In a student-led interview, Levin discussed his role in fostering science and engineering at Yale during the turning point of the 21st century.
William Porayouw, Contributing Photographer
Former Yale president Richard Levin spoke to first-year students about science and engineering both at Yale and in the United States at large.
In a virtual call delivered during this year’s Science of Modern Technology and Public Policy seminar on April 18, Levin described the University’s progress in STEM during his 1993 to 2013 presidential tenure. The group of just over a dozen students gathered both virtually and in-person to hear Levin, an economist responsible for implementing Yale’s largest academic developments in science and technology over the last 60 years.
In an interview-style lecture, students asked Levin questions about his experience handling the science priorities at Yale, his academic and professional background and his take on the future of innovation.
“It is important for us, as a community, to learn how we came to where we are today, and to give credit to those who lead us in good directions,” applied physics professor Daniel Prober, who teaches the seminar, told the News.
Yale had strong STEM programs before Levin began his term, Prober told students, but was still aspiring to world class excellence. According to him, Yale lagged as a scientific research institution.
Levin said that before his time, University leaders had hoped to invest in poorly-maintained infrastructure at Yale; Yet, they did not have the money to do so. Therefore, the leaders had reallocated funds by letting go of faculty and using the money they saved to invest into the University.
But faculty were not fired equally among departments, Levin added. According to him, engineering professors were some of the first to go. When Levin entered office in 1993, he had two goals in mind. First, he wanted to improve the quality of science education. Second, he wanted to “rescue engineering” at Yale.
To do both of these, Levin spearheaded renovations of facilities that were in “bad shape” and even had new science buildings constructed.
Over the course of his presidency, Levin would go on to renovate at least 70 percent of campus buildings, with $1 billion investment in science, engineering and medical facilities. The University would use $500 million to construct five new buildings, including new centers in environmental science and chemistry.
But Levin remained wary about spreading the University’s priorities too thin. One of his goals was to engage in “selective excellence” — where leadership would selectively invest in specific areas of STEM, but not in every single particular area. Particular topics that the University has focused on have included quantum computing and the biomedical sciences, Levin said.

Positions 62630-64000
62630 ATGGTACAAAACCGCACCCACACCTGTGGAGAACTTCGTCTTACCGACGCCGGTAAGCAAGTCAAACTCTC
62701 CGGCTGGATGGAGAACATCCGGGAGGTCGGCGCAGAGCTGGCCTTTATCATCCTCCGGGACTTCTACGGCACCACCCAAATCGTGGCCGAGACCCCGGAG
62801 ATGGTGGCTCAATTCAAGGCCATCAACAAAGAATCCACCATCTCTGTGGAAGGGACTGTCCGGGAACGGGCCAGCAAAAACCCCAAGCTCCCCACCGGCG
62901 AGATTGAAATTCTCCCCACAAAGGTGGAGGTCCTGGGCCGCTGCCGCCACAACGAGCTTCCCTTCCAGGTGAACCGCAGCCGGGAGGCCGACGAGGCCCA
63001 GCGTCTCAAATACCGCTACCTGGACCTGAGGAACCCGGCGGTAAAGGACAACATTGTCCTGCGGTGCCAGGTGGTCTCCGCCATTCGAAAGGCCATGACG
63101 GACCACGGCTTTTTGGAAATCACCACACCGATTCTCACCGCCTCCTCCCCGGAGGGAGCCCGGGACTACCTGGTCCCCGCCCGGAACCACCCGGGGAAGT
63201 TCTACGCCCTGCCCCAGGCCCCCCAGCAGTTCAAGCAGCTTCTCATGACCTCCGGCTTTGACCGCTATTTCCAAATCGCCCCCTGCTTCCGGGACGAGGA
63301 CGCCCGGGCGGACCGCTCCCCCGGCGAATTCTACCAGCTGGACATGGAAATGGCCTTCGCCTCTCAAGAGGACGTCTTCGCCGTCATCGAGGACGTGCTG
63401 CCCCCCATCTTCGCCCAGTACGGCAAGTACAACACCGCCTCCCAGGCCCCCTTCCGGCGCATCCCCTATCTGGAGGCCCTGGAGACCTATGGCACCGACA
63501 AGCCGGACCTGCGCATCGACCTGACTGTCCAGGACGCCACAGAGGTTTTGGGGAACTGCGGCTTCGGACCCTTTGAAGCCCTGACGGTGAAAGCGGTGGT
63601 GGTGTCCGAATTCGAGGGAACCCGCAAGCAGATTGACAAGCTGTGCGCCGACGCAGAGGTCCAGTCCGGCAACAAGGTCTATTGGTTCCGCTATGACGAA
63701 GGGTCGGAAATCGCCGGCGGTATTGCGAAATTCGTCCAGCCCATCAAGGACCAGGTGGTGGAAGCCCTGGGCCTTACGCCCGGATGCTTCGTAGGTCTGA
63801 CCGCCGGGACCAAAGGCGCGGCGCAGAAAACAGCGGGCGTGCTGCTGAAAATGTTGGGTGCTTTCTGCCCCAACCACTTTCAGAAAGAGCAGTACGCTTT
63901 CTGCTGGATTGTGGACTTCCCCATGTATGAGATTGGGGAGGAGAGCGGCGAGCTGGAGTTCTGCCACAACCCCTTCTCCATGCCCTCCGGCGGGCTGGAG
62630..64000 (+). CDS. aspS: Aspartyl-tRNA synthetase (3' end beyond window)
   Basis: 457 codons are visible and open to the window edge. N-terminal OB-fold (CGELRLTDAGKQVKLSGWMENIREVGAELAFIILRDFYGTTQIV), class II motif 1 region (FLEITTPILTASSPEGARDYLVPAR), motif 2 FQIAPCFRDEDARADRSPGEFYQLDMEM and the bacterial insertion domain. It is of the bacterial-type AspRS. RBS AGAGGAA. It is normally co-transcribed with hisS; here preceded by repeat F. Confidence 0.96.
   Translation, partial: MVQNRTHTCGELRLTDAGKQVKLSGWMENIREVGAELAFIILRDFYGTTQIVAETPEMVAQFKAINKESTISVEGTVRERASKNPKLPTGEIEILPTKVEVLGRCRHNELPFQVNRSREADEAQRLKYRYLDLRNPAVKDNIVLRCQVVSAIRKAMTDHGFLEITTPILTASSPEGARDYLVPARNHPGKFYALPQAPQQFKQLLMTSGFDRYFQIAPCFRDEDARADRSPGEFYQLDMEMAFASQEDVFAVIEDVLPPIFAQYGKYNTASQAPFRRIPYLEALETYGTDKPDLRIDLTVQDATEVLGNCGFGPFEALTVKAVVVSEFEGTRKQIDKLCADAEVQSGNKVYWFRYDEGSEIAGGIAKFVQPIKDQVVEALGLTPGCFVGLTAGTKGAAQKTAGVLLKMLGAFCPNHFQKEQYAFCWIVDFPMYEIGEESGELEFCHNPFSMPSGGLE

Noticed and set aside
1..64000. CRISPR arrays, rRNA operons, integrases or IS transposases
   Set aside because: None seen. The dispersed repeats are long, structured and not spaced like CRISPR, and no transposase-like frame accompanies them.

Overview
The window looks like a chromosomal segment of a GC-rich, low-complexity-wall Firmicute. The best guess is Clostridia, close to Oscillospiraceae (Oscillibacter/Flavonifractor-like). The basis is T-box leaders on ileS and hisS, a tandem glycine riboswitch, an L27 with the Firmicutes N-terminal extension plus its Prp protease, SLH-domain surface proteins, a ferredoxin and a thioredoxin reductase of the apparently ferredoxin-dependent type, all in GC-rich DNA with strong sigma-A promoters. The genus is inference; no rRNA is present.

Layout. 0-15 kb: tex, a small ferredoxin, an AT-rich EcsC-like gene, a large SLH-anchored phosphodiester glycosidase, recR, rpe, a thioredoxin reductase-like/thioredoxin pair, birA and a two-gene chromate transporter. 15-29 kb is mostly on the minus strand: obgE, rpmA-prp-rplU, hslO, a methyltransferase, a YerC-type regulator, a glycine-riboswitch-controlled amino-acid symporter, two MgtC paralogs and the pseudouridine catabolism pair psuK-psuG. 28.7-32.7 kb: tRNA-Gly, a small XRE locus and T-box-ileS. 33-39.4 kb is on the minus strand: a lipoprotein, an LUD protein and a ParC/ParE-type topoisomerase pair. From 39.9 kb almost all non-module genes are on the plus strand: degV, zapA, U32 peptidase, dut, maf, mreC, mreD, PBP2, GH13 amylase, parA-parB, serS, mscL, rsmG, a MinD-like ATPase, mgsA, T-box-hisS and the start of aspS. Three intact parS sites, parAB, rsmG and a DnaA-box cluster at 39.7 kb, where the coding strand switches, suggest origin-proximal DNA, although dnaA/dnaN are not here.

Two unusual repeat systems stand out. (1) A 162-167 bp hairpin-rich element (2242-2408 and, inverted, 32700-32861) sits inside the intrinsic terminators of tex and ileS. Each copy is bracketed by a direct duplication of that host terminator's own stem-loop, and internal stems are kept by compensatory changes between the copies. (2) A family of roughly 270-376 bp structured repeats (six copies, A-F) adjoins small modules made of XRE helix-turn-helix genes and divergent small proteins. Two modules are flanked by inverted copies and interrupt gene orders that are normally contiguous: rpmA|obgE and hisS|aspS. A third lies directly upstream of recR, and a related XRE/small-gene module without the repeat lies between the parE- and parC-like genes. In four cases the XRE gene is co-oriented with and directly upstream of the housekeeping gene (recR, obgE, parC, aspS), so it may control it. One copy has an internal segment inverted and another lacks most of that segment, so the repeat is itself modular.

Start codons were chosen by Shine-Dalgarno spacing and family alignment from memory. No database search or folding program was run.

Levin added that over the years, the principal source of funding for science and engineering initiatives has been grants, which support direct costs for research. But grants are often not enough, Levin said, so the University generally invests as much as the government in most parts of the university, excluding the medical school.
According to Levin, he has been involved in varying projects that involve government support for research over the years.
Government innovation in technology is best when the government is a consumer of the product that they are funding, Levin said. He suggested that computers were successful because the government was buying them when they were first being made, and that advancements in science and technology are often necessary to achieve public incentives.
Levin also said that a collaborative relationship is important, particularly within a University, when it comes to pursuing strategic goals in STEM.
When Levin was president, he said that the U.S. and China relationship was flourishing. He wanted Yale to be at the forefront of that relationship, so he led “enormous numbers” of student exchanges between Yale and colleges in Beijing and Shanghai, averaging 300 to 400 students attending programs in China each summer.
However, he told students that due to rising nationalism and political tensions, that relationship has dwindled in recent years. Researchers and academics in different countries are often more in competition now, Levin added.
Following the interview, Luis Orozco Vaca ’26 told the News that he admired Levin’s ability to manage projects, especially when it comes down to pinning down particular initiatives in science and engineering.
“He [also] has a very sober understanding of the world,” Vaca said. “I think the two things go hand in hand.”
Levin received his doctorate in economics from Yale in 1974.